The spread of thecoronavirus has forced many jobs and everyday activities to transition to virtual. It started as a good idea to decrease the spread of the virus but is it helping in other areas, such as our mental health?
The overconsumption of social media, zoom and virtual conferences is not only draining us from in-person social activities but it is also playing a part on how we feel about life in general. Before COVID, there were studies done to show how much surfing the web was consuming our everyday life. Social media was primarily used for everything from venting and advertising to consumer consumption. It can be a great stress reliever but also contribute to a declining mental health state.
A study published in the journal Computers and Human Behaviour found that people who report using seven or more social media platforms were more than three times as likely as people using two or fewer platforms to have high levels of anxiety.
Once you have a better sense of your media-viewing cues, you have the opportunity to respond in a different way. You can think about the thoughts and feelings that are triggering your behavior and try to find a way to address those underlying needs. Although people often find that media exposure makes them feel angry, sad or anxious, they will also use social media to try to avoid the same sorts of feelings.
Gen Z and Millennials are constantly absorbing social media. Students all over are using Zoom to make up for in-person lectures. It can be exhausting and frustrating trying to absorb information from behind a computer screen, not to mention going into thousands of dollars of debt while taking in the world digitally.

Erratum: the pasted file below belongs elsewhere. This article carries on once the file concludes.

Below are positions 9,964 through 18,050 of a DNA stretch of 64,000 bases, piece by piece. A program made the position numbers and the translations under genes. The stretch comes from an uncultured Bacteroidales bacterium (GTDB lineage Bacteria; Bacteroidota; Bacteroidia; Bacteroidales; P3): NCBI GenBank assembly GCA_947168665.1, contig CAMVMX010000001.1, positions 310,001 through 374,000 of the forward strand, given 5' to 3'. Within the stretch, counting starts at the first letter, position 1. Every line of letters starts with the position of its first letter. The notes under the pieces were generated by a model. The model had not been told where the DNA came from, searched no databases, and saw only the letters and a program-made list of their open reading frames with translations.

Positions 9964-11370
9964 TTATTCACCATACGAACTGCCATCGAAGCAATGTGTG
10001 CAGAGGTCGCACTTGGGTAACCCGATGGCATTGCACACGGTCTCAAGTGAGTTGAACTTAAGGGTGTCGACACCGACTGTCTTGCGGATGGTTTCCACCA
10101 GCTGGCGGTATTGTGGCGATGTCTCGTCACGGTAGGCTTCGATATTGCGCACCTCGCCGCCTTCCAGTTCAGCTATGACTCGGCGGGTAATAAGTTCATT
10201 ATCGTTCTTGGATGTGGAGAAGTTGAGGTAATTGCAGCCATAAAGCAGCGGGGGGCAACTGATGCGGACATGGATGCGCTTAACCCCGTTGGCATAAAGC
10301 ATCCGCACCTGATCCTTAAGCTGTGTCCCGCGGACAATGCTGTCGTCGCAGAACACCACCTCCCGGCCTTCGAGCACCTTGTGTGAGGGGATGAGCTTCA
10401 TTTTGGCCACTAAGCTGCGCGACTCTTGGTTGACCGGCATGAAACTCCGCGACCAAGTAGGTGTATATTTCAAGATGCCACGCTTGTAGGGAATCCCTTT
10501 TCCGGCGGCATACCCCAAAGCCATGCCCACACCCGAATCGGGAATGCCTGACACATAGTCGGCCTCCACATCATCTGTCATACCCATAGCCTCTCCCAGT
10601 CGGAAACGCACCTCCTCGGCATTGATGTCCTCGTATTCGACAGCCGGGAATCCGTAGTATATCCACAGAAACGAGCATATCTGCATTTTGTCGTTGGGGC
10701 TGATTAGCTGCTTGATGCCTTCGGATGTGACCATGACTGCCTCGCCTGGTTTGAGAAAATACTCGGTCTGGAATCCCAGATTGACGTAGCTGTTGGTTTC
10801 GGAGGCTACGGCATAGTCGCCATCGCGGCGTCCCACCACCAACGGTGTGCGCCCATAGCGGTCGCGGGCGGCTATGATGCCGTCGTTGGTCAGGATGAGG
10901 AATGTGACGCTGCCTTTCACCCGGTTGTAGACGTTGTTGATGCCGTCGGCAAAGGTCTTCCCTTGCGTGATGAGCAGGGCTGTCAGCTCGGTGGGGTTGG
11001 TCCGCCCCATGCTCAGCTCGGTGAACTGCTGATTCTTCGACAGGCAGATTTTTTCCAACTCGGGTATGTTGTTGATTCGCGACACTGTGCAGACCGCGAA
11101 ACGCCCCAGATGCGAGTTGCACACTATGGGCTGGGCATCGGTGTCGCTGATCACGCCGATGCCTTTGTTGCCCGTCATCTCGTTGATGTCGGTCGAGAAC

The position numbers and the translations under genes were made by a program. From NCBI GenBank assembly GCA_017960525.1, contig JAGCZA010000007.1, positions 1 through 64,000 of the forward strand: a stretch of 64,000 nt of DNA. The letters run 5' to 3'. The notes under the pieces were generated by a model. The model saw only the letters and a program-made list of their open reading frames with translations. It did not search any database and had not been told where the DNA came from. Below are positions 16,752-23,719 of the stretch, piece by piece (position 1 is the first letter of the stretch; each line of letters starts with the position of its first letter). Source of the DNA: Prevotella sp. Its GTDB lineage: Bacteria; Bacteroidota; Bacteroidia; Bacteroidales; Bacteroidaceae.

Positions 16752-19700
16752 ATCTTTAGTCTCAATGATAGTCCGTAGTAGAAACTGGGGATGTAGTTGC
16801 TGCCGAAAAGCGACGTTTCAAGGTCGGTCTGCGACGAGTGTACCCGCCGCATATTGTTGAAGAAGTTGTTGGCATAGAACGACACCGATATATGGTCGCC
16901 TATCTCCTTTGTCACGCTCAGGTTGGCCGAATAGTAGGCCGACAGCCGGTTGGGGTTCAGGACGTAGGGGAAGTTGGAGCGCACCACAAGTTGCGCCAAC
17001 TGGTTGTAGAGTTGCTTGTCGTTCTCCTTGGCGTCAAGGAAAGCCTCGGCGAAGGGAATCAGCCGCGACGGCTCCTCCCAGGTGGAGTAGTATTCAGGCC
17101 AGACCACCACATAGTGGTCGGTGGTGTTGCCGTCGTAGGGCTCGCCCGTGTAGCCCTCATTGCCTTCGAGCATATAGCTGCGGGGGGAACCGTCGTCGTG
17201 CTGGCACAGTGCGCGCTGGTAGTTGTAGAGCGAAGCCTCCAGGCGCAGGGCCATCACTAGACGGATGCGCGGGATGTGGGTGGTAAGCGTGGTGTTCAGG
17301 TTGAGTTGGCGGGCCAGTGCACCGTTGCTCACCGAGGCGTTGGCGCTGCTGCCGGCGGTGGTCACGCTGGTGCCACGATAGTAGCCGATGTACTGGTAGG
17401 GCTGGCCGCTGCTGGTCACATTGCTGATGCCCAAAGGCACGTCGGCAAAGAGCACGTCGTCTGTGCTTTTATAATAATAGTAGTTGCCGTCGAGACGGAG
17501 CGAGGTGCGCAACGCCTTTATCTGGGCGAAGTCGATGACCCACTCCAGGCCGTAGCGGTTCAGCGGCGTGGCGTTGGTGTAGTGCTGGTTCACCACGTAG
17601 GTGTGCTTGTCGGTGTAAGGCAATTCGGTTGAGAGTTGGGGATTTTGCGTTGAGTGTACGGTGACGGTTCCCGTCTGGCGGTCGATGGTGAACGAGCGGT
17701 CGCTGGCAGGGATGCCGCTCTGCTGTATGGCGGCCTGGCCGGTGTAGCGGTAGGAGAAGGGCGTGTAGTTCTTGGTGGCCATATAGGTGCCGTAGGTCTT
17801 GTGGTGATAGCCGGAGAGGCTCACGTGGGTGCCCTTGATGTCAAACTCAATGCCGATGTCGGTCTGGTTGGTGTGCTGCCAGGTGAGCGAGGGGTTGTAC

Tera Williams, a third-year psychology major at FAMU, says she feels drained from everything being online.
“I feel very disconnected from the real world,” Williams said. “Being out and around others is a part of human nature. I feel like I’m losing part of the human experience by looking at life through a computer screen.”
As states start to open back up, some people are anxious, relieved or terrified to go back out and socialize. The media reports on the pandemic have had a crippling effect on how people socialize in public. Studies show that before the pandemic noted people were calling social media an “addiction.”
The SAGE Handbook of Digital Technology Research says the internet contributes to detrimental mental disorders.
“Mental health specialists also warn that for many individuals, the overuse of the internet serves as a maladaptive coping strategy for alleviating symptoms of depression, anxiety and boredom, and thus internet addiction seems to be a manifestation of another mental disorder rather than a diagnostic category of its own,” the publication reported.
With this in mind, therapists and psychologist will have to discover new strategies to help patients cope with the lasting effects of the digital age. The normal we knew before the spread of COVID-19 is long gone, but there is a chance for a new, refreshing normal.